Many of you have probably by now seen this video of a group of young girls dancing to Beyonce’s Single Ladies on the World of Dance tour.  Huong L., Jeff S., and Dmitriy T.M. sent it in and asked us to comment on it.  First, the video… which is stunning:

I think I’ve watched this a half dozen times and I’m mesmerized.

But to the analysis…

After the Single Ladies video came out there was a rash of parents uploading videos of their kids dancing along to the video.  We featured a particularly impressive example of a preschool-aged girl dancing to the video and offered it as an example of how kids are active agents in their own socialization.  You might also apply this idea to this video, sent in by Heather B. (which I am not going to comment on because I can’t figure out the context).

Certainly children do make choices about what to mimick.  In a culture that highly sexualizes young girls, we shouldn’t be that surprised when they make choices that we find incongruent with (our beliefs about) childhood.  The World of Dance routine, however, is not simply an example of children being active in their own socialization and responding to the powerful messages of self-objectification aimed at girls of all ages.  In this case, many, many adults were instrumental in producing the product: their dance teacher(s), the choreographer, their parents, and the producers of the tour, to name the obvious.  These girls are performing a highly sexualized routine because many adults chose to sexualize them.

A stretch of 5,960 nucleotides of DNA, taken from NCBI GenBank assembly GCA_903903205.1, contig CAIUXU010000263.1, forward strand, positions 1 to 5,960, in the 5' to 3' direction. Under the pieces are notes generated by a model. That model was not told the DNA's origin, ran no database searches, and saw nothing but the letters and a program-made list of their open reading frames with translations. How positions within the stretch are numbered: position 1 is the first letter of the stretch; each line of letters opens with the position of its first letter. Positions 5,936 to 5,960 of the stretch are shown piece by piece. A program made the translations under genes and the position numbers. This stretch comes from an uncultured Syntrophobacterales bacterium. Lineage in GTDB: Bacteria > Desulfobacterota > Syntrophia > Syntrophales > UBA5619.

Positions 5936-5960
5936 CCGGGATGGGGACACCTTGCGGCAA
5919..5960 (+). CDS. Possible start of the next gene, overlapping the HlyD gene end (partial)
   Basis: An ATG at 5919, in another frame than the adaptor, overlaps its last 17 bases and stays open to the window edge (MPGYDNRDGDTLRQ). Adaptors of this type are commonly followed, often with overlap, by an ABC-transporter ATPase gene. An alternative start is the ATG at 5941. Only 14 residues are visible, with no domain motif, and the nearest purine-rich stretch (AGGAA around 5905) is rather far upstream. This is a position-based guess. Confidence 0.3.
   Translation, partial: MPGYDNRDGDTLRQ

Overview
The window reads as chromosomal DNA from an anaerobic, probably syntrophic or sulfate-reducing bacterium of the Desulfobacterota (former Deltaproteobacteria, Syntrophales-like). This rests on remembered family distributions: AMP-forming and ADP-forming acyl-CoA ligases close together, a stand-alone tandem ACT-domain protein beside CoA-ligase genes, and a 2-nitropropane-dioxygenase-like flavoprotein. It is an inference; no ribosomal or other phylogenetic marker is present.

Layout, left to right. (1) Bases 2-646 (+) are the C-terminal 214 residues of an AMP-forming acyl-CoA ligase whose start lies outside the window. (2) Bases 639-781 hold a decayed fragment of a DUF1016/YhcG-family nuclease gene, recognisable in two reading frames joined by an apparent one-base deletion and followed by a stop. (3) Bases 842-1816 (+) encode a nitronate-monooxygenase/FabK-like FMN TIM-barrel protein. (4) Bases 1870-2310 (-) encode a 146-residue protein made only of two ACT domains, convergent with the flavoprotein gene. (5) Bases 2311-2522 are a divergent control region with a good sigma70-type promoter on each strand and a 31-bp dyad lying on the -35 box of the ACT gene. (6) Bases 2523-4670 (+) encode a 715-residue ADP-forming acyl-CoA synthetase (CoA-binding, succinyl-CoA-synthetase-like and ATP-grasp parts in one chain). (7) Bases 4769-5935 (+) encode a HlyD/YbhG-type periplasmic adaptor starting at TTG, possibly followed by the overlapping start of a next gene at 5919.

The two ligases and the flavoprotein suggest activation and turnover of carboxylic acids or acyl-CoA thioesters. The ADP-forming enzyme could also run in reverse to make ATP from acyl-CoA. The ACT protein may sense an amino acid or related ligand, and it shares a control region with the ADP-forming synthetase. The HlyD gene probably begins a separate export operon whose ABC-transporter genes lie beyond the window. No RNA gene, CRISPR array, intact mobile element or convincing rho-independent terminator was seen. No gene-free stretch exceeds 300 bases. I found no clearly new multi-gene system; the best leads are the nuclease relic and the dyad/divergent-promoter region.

For more examples of the sexualization of young girls, see our posts on sexually suggestive teen brands, adultifying children of color, “trucker girl” baby booties, “future trophy wife” kids’ tee, House of Dereón’s girls’ collection, “is modesty making a comeback?“, more sexualized clothes and toys, sexist kids’ tees, a trifecta of sexualizing girls, a zebra-striped string bikini for infants, a nipple tassle t-shirt, even more icky kids’ t-shirts, “are you tighter than a 5th grader?” t-shirt, the totally gross “I’m tight like spandex” girls’ t-shirt, and a Halloween costume post.


Lisa Wade is a professor of sociology at Occidental College. You can follow her on Twitter and Facebook.

Lisa Wade, PhD is an Associate Professor at Tulane University. She is the author of American Hookup, a book about college sexual culture; a textbook about gender; and a forthcoming introductory text: Terrible Magnificent Sociology. You can follow her on Twitter and Instagram.